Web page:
Duterte Cancels US Military Exercises: ‘Do Not Treat Us Like a Doormat’

AP / Bullit Marquez
AP / Bullit Marquez

Philippines President Rodrigo Duterte reiterated this week that joint Philippine-U.S. exercises ending this week “would be the last,” warning American officials, “do not treat us like a doormat because… I can always go to China.”

The UK Independent reports that Duterte called off the exercises going on in the Philippines over the weekend, the 28th year the two nations had engaged in such a military operation.

“For as long as I am there, do not treat us like a doormat because you’ll be sorry for it. I will not speak with you. I can always go to China,” he said, addressing Washington, in public remarks on Friday.

The President of the Philippines had previously made the same threat last month and has called for U.S. troops to leave the Philippines, particularly the southern island of Mindanao, home to the Islamic State-affiliated Abu Sayyaf terrorist group. “The special forces, they have to go. They have to go in Mindanao,” Duterte warned. In at least one part of the Philippines, Zamboanga City, some U.S. forces have begun to withdraw.

Duterte has repeatedly threatened to pivot to China over the United States in the past, though this time he has an actual visit to Beijing on his travel schedule. Duterte will be in China between October 18 and October 21 to “strengthen ties between Manila and Beijing,” according to the Philippine Star. Duterte has dismissed the idea of bringing up a territorial dispute in the South China Sea that has seen the Philippines lose territory in the Spratly and Paracel Islands and the Scarborough Shoal, as China has illegally constructed artificial islands and equipped them with military assets.

“I will go to China. We are okay with them. Let’s not dwell on the Scarborough issue for now. We can’t solve it even if we get angry,” Duterte said on Monday, adding, “I suspect that they really want to help us.”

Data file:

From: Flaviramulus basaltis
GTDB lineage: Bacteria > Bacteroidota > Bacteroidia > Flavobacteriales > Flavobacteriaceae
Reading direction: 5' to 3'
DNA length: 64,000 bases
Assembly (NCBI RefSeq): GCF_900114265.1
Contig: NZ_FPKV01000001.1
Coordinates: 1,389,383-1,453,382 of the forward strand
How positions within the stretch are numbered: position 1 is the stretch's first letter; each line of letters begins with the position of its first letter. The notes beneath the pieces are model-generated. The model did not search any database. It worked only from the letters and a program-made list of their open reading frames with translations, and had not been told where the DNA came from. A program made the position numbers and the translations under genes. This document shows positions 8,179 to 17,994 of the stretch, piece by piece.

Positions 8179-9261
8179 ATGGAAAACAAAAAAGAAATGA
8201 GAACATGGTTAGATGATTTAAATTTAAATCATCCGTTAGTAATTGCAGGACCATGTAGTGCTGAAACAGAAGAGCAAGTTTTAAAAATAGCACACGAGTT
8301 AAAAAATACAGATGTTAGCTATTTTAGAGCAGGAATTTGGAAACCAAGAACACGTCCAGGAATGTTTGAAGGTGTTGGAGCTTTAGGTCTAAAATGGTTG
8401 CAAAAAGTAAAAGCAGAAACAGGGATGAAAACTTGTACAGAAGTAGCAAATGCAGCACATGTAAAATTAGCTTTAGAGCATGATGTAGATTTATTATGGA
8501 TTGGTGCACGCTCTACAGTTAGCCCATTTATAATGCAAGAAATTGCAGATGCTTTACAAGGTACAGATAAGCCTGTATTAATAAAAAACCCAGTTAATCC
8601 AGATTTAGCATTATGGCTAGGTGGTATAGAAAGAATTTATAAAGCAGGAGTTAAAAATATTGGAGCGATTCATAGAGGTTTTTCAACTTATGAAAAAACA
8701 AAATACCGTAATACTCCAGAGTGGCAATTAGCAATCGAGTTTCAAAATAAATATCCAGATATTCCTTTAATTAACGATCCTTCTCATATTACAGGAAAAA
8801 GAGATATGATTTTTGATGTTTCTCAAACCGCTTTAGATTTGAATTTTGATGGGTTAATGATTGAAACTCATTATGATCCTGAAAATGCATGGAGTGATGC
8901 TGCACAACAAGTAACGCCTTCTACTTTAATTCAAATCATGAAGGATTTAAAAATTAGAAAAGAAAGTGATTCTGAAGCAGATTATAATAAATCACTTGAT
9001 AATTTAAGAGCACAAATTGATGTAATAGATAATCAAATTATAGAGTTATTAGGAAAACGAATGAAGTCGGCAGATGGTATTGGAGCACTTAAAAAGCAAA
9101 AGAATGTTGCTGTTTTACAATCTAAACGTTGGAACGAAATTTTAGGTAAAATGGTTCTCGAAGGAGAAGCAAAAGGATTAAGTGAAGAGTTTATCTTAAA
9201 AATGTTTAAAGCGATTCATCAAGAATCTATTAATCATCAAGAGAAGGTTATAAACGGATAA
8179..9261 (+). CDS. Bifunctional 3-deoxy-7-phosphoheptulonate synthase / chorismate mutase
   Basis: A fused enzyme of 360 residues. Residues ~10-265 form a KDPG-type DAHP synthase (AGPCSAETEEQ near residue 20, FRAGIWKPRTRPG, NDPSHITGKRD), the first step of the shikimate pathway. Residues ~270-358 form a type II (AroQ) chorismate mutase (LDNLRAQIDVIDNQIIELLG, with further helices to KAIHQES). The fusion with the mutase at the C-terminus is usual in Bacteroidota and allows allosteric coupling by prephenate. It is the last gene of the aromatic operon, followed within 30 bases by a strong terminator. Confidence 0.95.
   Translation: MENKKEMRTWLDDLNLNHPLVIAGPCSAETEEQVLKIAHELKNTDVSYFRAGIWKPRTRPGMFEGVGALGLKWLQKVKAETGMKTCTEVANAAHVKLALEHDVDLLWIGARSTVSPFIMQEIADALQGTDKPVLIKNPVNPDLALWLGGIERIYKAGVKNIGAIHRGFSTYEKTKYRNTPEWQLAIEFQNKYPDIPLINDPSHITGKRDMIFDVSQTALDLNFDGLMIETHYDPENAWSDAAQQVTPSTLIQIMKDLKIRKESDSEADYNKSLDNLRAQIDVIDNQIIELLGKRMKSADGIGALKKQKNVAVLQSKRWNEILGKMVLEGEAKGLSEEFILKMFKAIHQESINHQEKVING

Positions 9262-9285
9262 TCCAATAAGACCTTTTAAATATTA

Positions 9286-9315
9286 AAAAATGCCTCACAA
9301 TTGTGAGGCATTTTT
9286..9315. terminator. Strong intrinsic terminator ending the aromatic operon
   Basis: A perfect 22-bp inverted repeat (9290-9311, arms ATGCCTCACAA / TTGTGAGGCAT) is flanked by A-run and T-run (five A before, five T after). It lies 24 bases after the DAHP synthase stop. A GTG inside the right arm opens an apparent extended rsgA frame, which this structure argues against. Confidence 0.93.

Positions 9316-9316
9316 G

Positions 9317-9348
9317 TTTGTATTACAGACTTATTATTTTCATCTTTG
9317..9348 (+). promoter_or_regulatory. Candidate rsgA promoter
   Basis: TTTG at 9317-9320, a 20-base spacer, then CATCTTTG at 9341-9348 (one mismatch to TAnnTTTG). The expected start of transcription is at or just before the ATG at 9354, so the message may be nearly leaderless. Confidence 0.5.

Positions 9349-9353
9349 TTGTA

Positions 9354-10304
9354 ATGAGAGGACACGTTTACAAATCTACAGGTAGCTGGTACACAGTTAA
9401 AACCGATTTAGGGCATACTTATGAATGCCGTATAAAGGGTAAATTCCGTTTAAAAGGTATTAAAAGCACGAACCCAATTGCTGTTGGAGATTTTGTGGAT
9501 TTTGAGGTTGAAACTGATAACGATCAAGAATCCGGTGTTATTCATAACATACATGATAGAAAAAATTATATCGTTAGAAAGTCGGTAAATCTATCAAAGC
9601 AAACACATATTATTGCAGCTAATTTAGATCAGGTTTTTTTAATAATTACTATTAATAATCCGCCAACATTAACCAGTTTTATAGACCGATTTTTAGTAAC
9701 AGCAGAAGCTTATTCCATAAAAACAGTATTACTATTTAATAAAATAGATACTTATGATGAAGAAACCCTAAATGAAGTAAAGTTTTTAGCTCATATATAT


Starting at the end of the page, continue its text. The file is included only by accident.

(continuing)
Duterte has also promised no “Freedom of Navigation” patrols in the South China Sea.

The Philippines won a case against China for its artificial islands in the region in July. Duterte’s predecessor, Benigno Aquino, brought the case to the Permanent Court of Arbitration at the Hague, which found that China did not present sufficient evidence for its territorial claims. China has vowed to ignore the Hague verdict entirely, seeking to court Duterte’s favor by reportedly promising to help fund his war on drugs, which has begun a major wedge issue between Philippine and American diplomats.

Duterte has referred to U.S. Ambassador to the Philippines Philip Goldberg as an “annoying… homosexual son of a whore” and President Obama himself as a “son of a whore.” During a stop at a synagogue following comments in which he favorably compared himself to Adolf Hitler, Duterte told Obama to “go to hell.”

Duterte’s diplomats have followed suit.

“We have been allies since 1951. All we got are hand-me-downs, no new equipment,” Defence Secretary Delfin Lorenzana said this week, in response to the potential end of joint exercises. “The Americans failed to beef up our capabilities to be at par with what is happening in the region.”

“I am asking our American friends, American leaders, to look at our aspirations,” Foreign Minister Perfecto Yasay said in Washington in September. “We cannot forever be the little brown brothers of America.”


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